Paradise Lost?: Rethinking Quebec’s Reputation as a Haven for Class Actions

AuthorEleni Yiannakis and Noah Boudreau
Eleni Yiannakis and Noah Boudreau
Abstract: Quebec has often been l abelled a “class action para-
dise” in which petitioners’ motions for authorization to in-
stitute class actions are “rubber stamped” by courts biased
against corporate defenda nts. This perception has encouraged
many defendants to reserve their time, energy, and money
to challenge such actions at a tr ial on the merits, rather than
at the authorization stage. However, Quebec defendants and
their counsel should not be entirely pessimist ic about the
likelihood of defeating a proposed class action either before
or at the authorization stage. Indeed, an examination of the
caselaw over the la st thirteen years reveals th at Quebec’s
class action regime is not as petitioner-friendly as it has been
made out to be. While the province’s class actions regime is
comparatively broad and f‌lexible where defendant s deploy
their resources in a targeted and effective manner, the pre-
authorization stage and author ization hearing can ser ve as an
invaluable opportunity to put an end to a class action before
costly trials on the merits. Ultimately, making smart choices
and investing resources at an early stage of proceedings can
end up saving defendants precious time and money.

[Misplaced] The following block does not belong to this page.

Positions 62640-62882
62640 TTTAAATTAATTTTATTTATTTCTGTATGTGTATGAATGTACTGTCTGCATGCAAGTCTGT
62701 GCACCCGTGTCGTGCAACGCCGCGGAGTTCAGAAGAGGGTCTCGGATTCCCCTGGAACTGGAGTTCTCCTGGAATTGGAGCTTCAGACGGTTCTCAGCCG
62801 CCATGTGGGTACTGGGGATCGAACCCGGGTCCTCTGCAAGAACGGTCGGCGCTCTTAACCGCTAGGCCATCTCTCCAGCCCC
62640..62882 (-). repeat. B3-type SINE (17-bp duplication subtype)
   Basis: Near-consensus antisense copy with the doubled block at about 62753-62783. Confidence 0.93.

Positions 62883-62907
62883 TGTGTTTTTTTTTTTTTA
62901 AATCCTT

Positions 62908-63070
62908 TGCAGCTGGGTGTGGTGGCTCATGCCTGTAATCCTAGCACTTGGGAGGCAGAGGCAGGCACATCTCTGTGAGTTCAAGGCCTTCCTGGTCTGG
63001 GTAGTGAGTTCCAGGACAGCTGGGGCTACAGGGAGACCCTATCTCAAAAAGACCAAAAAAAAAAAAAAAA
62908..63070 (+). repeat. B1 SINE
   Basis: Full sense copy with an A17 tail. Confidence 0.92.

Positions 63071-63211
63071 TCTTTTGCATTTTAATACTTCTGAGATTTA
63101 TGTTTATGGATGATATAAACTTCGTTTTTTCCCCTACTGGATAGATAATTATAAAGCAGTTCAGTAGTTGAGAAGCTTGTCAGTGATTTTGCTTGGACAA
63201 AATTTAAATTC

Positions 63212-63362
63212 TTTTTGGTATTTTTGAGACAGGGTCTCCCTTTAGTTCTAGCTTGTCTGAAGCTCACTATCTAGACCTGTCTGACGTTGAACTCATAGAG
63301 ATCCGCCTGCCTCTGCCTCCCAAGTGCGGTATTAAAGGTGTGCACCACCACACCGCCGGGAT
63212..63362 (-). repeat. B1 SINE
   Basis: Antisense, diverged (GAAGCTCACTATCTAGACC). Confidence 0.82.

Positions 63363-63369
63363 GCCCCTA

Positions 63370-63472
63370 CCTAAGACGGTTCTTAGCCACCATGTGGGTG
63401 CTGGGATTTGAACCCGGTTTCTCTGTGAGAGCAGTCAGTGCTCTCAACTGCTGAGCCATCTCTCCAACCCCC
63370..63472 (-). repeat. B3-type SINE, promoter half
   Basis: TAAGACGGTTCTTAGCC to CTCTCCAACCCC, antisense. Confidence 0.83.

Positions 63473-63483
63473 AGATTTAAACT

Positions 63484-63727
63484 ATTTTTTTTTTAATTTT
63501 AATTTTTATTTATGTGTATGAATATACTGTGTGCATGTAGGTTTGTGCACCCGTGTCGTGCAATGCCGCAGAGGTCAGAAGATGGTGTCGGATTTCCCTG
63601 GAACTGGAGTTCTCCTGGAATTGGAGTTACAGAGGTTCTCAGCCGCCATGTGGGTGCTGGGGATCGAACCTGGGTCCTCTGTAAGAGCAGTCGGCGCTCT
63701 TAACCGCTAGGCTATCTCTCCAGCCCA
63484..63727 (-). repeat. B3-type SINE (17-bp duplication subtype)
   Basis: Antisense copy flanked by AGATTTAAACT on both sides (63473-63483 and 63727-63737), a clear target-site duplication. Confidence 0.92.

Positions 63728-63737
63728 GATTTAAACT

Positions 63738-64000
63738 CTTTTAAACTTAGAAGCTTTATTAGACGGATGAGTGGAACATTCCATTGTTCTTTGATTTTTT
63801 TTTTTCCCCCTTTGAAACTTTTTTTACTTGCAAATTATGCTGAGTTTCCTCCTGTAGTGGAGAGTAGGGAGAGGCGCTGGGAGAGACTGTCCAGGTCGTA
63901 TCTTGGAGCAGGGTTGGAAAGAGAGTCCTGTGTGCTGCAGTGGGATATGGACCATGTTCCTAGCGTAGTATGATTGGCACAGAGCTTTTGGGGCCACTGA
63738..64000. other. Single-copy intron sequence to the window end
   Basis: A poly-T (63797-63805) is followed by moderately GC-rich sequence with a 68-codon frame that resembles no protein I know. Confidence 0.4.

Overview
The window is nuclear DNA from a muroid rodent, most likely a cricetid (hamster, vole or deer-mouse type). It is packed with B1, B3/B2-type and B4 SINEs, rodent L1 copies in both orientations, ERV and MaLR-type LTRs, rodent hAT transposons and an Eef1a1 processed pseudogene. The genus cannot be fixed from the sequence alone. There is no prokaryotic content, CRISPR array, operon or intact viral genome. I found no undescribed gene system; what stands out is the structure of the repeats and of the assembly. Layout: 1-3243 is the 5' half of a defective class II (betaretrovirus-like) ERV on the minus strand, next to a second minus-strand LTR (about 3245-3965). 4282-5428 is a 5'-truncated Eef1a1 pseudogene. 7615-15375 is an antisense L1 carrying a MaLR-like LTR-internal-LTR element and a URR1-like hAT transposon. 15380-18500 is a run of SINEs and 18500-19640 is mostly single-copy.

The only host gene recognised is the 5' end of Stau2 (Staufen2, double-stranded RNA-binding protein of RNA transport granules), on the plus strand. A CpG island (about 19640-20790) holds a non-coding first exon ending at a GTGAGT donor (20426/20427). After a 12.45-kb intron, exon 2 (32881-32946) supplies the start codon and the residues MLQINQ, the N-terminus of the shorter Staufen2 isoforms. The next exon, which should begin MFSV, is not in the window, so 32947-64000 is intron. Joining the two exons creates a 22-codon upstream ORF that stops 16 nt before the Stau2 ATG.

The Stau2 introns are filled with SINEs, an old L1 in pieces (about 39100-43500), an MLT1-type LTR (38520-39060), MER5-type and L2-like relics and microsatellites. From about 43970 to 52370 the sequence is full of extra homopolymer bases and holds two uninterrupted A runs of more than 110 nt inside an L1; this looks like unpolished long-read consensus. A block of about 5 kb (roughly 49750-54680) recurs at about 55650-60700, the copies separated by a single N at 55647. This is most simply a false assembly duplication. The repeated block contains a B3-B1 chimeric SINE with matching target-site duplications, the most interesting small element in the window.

Eleni Yiannakis and Noah Boudreau**
Quebec is often singled out as a “class action paradise” — a “haven”
in which petitioners’ motions for authorization to institute class actions
are “rubber stampe d” by courts biase d against corporate defendants. The
perception that the authori zation stage of a class action lawsuit in Que-
bec is a mere formality has undoubtedly encouraged many defendants
to reserve their time, energy, and money in order to challenge such ac-
tions on the merits (rather th an at the authorization stage). This article
seeks to challenge the validity of this perception. In fact, an analysis of
the caselaw over the last thirteen years reveals that Quebec’s class ac-
tion regime is not as petitioner-friendly as it has been made out to be.
Indeed, far from being a “r ubber-stamp” procedure, the authorization
stage represents an invaluable opportunity for class act ion defendants to
have proposed class act ions dismissed before they reach the trial stage.
In order to provide a framework for our analysi s, Part B of this article
provides a brief backg round on the history of class actions in C anada and
in Quebec. Part C wi ll then address the perception that Q uebec is a “class
action paradise” in which ne arly all class act ions are authorized. Par t D
will exa mine cases in which motions for authoriz ation have been refused
in Quebec, and draw out identif‌iable trends in the juri sprudence. Part
E focuses on the recent decision from the Supreme Court of Canada in
Inf‌ineon Technologies AG v Option consommateurs1 and its potential impact
on the trends previously discussed. Fin ally, Part F will demonstrate how
* An excerpt of th is article was previou sly published in: Civil Writes — Canadian
Bar Assoc iation National Civil Lit igation Section Newsletter, December 2013.
** Eleni Yiann akis is a partner a nd Noah Boudreau is an assoc iate with Fasken
Martine au in Montreal. The authors wish to t hank summer student Alex andra
Lazar for her help i n the research and dra fting of this artic le.
1 2013 SCC 59 [Inf‌ineon].

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